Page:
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Aug. 29, 2006
DeKalb, Ill. — Zhili Xiao stands at the forefront of something really big—and something unimaginably small.
The Northern Illinois University physicist is making major advances in the world of nanoscience, where researchers are developing materials, electronics and machines so small they approach atomic scale.
R&D Magazine has named an ultra-fast hydrogen sensor developed by Xiao’s research team at Argonne National Laboratory as one of the world’s top 100 scientific and technological innovations of 2005. Based on nanotechnology, the sensors could be made smaller than a grain of sand and will greatly increase safety for future hydrogen-powered vehicles.
On top of that major recognition, Xiao also recently was awarded two federal grants for separate projects aiming to develop superconducting nanomaterials. Together the grants total more than $520,000.
“Zhili received more good news over the course of a few weeks this summer than some scientists receive over the course of their careers,” said Rathindra Bose, NIU vice president for research and dean of the Graduate School . “He is breaking new ground in nanoscience, a field that could spur the next technological revolution.”
Xiao holds a joint appointment as an associate professor in the Department of Physics at NIU and a physicist in the Materials Science Division at Argonne. Five of the top 100 innovations on this year’s R&D Magazine list, which will be published in September, were developed by Argonne scientists.
Since 1963, the magazine has annually recognized inventors with the prestigious R&D 100 awards, once dubbed the “Oscars of invention” by the Chicago Tribune.
Argonne Director Bob Rosner congratulated the winners, saying, “I am thrilled that Argonne staff members have been recognized for their important innovations with these prestigious awards. Winning such awards attests to the high quality of research at Argonne and to the caliber of our staff.”
Argonne not only claims some of the world’s top scientific minds but also boasts world-class research facilities that allow scientists to peer into and study the universe at the nanolevel, which can’t be observed with traditional high powered microscopes. Nanotechnology dimensions are less than 100 nanometers. By comparison, the thickness of a single human hair equals about 100,000 nanometers.
Other members of Xiao’s research team are Argonne’s Glenn Seaborg Postdoctoral Fellow Michael Zach and Argonne postdoctoral researcher Tao Xu, a newly hired assistant professor in the NIU Department of Chemistry and Biochemistry. The researchers will receive their 2006 R&D 100 Award at a black-tie banquet in October at Chicago’s Navy Pier.
In addition to its potential use in hydrogen-powered vehicles, the sensor developed by the team could have applications in space stations, mining and medical devices.
Highly flammable hydrogen gas cannot be odorized like natural gas and takes tens to hundreds of seconds to detect by other more expensive methods. The new sensor detects hydrogen in less than one-tenth of a second and at low-enough levels to allow closing of safety valves before dangerous concentrations are reached. Argonne’s patent on the sensor has been licensed and is being commercialized by Makel Engineering with the help of Edison Materials Technology Center.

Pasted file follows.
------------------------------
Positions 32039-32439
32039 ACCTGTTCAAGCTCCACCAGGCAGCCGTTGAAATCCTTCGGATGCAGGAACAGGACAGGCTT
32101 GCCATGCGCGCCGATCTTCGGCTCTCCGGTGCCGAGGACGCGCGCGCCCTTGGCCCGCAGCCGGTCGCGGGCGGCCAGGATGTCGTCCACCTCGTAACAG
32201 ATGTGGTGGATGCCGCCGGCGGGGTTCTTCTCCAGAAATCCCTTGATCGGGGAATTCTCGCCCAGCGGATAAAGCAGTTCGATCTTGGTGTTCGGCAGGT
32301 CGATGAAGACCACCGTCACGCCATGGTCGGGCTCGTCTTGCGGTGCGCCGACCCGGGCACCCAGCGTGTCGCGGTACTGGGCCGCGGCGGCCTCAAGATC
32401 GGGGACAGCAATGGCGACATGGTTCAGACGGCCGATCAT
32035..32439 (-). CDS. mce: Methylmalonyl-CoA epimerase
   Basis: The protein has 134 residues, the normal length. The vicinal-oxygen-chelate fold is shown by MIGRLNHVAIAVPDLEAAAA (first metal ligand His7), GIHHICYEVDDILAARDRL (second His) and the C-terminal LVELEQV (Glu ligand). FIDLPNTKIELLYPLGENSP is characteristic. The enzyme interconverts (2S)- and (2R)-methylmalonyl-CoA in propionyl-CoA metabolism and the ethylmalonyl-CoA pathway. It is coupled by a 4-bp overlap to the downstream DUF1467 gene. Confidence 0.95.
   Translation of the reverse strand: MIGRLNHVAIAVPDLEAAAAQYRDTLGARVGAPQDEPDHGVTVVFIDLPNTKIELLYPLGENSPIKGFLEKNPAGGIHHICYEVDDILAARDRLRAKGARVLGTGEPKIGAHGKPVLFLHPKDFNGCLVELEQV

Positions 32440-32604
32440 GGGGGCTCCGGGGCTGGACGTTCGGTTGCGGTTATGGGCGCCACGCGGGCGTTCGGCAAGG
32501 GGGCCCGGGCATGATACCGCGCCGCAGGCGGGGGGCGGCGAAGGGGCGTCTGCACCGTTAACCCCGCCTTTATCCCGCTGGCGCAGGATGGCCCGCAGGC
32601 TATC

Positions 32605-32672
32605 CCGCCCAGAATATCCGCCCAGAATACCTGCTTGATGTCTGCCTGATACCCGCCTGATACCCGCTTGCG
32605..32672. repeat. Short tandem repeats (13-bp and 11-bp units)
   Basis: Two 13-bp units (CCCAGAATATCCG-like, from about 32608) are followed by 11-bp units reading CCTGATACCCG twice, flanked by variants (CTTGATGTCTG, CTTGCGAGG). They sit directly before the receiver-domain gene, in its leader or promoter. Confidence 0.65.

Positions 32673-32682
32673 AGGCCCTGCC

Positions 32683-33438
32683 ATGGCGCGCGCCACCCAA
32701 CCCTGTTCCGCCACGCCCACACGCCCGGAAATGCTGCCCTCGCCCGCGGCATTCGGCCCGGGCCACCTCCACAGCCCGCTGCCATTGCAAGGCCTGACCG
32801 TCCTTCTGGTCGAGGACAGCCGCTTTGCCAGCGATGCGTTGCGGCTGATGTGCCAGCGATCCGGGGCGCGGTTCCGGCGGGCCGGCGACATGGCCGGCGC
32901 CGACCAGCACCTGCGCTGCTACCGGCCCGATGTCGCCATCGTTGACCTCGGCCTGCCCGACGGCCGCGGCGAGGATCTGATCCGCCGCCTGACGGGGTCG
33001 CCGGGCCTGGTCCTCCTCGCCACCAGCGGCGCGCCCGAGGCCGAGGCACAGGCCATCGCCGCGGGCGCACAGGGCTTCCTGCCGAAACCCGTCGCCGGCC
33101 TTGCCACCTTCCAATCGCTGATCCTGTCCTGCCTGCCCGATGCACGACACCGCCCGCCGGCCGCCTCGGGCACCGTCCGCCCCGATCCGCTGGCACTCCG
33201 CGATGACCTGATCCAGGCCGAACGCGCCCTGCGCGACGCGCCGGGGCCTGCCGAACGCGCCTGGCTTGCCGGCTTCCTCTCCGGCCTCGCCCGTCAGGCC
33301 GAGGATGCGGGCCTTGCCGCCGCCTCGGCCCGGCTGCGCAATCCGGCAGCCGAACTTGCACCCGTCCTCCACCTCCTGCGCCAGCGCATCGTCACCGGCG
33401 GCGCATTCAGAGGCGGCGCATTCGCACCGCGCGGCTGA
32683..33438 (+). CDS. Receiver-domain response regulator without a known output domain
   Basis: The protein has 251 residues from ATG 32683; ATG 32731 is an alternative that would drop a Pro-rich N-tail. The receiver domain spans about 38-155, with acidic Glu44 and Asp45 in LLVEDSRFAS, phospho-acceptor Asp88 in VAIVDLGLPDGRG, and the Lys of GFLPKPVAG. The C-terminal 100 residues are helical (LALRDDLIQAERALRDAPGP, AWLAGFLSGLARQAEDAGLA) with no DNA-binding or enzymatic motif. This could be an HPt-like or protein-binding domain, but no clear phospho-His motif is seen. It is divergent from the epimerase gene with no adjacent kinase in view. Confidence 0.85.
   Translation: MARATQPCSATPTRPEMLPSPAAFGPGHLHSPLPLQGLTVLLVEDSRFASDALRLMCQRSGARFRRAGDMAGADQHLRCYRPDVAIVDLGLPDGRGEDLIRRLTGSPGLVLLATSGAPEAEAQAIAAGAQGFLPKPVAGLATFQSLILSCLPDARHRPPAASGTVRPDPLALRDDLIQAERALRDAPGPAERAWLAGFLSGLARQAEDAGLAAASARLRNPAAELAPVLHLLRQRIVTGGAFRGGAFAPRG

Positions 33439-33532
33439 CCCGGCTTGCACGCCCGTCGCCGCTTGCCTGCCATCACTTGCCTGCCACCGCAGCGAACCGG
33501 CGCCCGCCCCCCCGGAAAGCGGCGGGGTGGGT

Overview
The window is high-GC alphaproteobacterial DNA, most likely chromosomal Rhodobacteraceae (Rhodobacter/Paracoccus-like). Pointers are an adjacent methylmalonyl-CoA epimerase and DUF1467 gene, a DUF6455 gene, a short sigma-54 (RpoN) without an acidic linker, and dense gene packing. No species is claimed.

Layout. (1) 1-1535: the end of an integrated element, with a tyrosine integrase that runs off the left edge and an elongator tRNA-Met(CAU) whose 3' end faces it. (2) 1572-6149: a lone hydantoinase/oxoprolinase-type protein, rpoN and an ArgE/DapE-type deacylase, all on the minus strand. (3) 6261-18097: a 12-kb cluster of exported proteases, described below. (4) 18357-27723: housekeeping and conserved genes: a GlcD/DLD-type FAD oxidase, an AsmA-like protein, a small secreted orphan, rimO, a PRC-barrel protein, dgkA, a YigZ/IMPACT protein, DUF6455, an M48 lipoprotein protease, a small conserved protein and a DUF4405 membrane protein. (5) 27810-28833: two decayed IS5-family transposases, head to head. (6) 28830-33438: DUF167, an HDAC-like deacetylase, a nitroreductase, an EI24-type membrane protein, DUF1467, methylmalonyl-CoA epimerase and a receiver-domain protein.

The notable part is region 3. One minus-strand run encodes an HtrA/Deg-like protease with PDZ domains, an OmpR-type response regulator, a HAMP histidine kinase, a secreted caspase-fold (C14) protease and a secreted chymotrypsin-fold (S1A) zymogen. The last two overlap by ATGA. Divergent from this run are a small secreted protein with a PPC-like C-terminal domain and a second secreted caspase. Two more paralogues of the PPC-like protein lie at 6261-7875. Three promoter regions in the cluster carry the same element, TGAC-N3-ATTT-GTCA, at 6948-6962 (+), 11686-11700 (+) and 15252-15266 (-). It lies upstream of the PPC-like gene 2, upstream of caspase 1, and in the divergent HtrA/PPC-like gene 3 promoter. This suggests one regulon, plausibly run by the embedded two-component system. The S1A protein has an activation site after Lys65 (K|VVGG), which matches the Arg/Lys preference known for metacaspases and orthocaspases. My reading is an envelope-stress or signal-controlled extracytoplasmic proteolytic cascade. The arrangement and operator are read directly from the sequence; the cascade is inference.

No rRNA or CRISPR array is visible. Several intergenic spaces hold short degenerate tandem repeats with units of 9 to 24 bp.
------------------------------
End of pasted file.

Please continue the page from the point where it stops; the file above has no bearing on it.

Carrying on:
“The behavior of materials at ever smaller length scales promises remarkably rich new vistas for basic science and technology in the coming decades,” Xiao said. “It has stimulated the worldwide intensive competition in nanotechnology research.”
Xiao’s newly funded projects combine nanotechnology with his other research specialty, superconductivity (the flow of electric current without resistance).
The National Science Foundation is providing $300,000 to Xiao’s team for its investigation of shaped superconducting mesocrystals, which exhibit a wide range of phenomena at the nanoscale. At the nanoscale, manipulation of matter requires an entirely different knowledge base because the rules of classical physics no longer apply.
Several years ago, Xiao’s team designed a method for producing nanocrystals of specific size and shape. Both size and shape influence the crystals’ behavior.
Xiao’s second project also probes the world of superconductivity at the nanoscale. The U.S. Department of Energy is providing $220,500 for the development and study of superconducting nanowires.
“In order to develop electronic nanodevices, superconducting nanowires are needed to connect these devices,” Xiao explains. “Superconductivity is necessary. Otherwise, resistance to the flow of electricity would burn up the non-superconducting nanowires.”
An associate of the Institute for NanoScience, Engineering and Technology at NIU, Xiao encourages graduate-student participation in his research activities. The research also allows him to incorporate new discoveries into his courses.
“He’s been here only two years and is already making his mark,” said Distinguished Research Professor Clyde Kimball, director of the NIU Institute for NanoScience, Engineering and Technology. “His efforts have resulted in a tremendous boost to nanoscience—and to the reputation of NIU.”